This girl would take me shopping every chance she could get. She took me to every major mall in our area and taught me how to color coordinate and how to bribe the store clerks to get a good discount. She filled my closet up with Aeropostale, American Eagle, Urban Outfitters and Fox Head. She took me to Marshalls to find a deal there. Then she took me online to Finishline.com and taught me how to shop for name brand shoes for a good price. My closet was stocked up with Nike, Air Force Ones and Converse of all colors, both high top and low top. I owned a couple Sean Jean and Polo shirts, Levi’s and some jeans from Macy’s. Then she began to seduce me into spending my money on her and buying her clothes and accessories. On top of that, I found a job at the mall at a place called Ruehl No.925, an upscale American lifestyle brand store, owned by Abercrombie & Fitch Co. I couldn’t wait to get paid on Fridays! I didn’t love the money. I just loved the things that money could buy me. I was soon “branded” by my job and would spend all the money they paid me on clothes from their store. I idolized all of my clothes and shoes, and I didn’t want anyone to borrow them. They belonged to me, and only me.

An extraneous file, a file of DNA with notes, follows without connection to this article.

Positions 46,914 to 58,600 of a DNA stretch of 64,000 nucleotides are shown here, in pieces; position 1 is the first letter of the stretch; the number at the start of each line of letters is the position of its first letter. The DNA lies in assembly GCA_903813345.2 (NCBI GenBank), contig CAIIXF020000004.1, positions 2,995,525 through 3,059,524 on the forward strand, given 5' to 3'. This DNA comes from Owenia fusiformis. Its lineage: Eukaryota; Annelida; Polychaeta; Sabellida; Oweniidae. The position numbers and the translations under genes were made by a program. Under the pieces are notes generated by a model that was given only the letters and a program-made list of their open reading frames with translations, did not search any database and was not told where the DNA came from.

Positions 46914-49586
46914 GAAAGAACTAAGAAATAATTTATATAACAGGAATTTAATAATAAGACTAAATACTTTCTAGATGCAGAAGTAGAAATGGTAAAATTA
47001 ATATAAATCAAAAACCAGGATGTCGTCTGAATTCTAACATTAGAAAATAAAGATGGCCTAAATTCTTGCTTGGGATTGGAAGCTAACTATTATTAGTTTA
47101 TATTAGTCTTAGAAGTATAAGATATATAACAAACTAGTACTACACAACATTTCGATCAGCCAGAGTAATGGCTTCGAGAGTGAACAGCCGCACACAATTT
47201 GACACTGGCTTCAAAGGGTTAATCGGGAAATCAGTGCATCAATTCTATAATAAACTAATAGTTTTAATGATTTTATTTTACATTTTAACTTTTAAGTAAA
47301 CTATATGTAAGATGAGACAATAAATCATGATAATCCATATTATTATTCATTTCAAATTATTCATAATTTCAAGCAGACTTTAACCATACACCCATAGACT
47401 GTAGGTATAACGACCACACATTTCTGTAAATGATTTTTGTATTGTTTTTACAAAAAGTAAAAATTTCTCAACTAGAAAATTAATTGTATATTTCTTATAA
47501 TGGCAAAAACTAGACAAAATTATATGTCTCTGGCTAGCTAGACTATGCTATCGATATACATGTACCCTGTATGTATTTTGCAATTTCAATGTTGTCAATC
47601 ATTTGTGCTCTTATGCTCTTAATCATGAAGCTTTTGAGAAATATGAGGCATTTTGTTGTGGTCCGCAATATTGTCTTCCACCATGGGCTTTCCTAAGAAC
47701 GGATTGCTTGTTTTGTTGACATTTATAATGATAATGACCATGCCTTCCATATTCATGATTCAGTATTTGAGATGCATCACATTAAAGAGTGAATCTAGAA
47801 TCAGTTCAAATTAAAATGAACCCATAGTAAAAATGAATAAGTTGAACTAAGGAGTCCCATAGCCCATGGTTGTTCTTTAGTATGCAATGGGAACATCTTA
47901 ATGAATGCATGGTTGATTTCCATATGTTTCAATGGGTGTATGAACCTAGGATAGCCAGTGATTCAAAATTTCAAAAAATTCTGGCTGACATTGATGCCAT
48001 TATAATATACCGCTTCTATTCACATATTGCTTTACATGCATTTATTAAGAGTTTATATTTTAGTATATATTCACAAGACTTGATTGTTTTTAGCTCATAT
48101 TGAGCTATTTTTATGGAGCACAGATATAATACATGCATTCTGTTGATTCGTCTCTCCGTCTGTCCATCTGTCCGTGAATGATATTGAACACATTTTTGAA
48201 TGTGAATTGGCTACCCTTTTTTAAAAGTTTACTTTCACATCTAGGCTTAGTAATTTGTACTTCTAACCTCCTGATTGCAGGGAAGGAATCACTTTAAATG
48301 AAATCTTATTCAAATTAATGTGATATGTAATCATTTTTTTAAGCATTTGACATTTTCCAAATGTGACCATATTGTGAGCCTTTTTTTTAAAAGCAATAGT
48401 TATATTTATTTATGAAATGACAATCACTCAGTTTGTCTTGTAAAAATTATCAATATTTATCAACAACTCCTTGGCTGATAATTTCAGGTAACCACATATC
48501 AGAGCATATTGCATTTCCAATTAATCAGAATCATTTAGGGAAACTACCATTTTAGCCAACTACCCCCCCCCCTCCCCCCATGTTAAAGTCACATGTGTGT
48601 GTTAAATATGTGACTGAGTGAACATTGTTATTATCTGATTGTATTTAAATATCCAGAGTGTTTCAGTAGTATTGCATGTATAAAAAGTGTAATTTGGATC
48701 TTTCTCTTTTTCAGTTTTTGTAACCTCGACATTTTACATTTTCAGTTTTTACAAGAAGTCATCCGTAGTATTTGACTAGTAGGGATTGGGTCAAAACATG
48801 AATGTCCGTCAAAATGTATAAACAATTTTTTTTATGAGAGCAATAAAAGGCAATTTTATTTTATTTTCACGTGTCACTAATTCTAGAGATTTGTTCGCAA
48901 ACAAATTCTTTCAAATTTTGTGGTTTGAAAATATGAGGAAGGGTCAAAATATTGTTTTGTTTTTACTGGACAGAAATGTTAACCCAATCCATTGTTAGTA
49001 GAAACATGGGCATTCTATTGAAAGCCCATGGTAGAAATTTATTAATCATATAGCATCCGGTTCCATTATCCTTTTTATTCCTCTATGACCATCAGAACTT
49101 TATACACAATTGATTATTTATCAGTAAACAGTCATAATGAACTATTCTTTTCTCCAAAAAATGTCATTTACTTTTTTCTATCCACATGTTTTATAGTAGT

I wanted to look good. I wanted to show off. I wanted everyone to see how nicely I dressed. I wanted compliments and stares. I wanted attention. I wanted validation. I wanted approval. I grew so vain and conceited. And vanity and conceit soon turned into pride, because I began to look down upon and laugh at others who didn’t dress with name brand clothes. And just like my friend, I began to shop when I was happy, angry or depressed. It was one of the few ways I tried to cope with myself. Clothes seemed to be the only thing that I found love in. I was addicted. But deep down inside, I was still broken, empty and lost. I loved clothes, but clothes were incapable of loving me back. I was wearing clothes that had other people’s names on them, but I didn’t have an identity of my own.

But once I found God, I realized that I didn’t need all these clothes. Name brand clothes can’t deliver me from my heavy burdens in life, they just cover them up, if anything. And if people can’t love, respect or support me when I am wearing generic brand clothes, then they aren’t my real friends. Christian rapper, Lecrae, helped me to see the bigger picture. He said it best in a song:

“I’m not the shoes I wear. I’m not the clothes I buy. I’m not the house I live in. I’m not the car I drive, no. I’m not the job I work. You can’t define my worth by nothing on God’s green earth. My identity in found in Christ, it’s found in Christ.”